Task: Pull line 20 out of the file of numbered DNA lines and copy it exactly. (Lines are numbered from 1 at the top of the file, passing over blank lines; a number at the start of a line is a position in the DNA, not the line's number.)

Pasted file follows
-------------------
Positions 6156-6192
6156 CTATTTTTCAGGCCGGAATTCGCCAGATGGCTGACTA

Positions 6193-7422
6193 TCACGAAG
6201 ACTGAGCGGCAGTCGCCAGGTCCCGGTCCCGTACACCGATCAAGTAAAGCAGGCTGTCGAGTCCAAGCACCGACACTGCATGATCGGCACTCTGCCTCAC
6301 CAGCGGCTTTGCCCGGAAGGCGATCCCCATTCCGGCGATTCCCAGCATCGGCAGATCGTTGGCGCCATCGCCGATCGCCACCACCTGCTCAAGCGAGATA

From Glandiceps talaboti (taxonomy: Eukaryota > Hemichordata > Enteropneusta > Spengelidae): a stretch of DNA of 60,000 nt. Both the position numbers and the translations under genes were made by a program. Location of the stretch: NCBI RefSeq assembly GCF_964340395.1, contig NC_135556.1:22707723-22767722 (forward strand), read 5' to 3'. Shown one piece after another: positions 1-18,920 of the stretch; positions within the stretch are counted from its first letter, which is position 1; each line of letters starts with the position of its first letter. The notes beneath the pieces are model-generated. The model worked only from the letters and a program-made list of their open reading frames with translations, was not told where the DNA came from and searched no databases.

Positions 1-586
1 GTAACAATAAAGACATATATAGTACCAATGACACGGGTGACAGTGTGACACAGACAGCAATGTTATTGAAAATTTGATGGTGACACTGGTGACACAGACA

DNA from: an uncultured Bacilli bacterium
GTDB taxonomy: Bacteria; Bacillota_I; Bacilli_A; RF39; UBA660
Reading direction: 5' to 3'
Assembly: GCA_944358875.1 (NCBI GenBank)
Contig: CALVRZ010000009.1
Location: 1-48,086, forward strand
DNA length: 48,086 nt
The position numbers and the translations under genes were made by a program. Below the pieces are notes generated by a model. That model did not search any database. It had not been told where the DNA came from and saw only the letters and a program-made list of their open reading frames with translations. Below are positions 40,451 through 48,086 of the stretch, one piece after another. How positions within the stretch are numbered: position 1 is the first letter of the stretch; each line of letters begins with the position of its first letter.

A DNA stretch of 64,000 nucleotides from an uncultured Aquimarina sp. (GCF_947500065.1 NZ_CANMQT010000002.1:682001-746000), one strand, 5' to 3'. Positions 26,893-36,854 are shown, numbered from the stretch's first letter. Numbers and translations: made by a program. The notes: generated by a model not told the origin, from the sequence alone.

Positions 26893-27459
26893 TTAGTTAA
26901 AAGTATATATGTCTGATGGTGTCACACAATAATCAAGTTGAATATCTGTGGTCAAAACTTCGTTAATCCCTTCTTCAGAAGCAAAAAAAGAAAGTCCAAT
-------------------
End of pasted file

26893 TTAGTTAA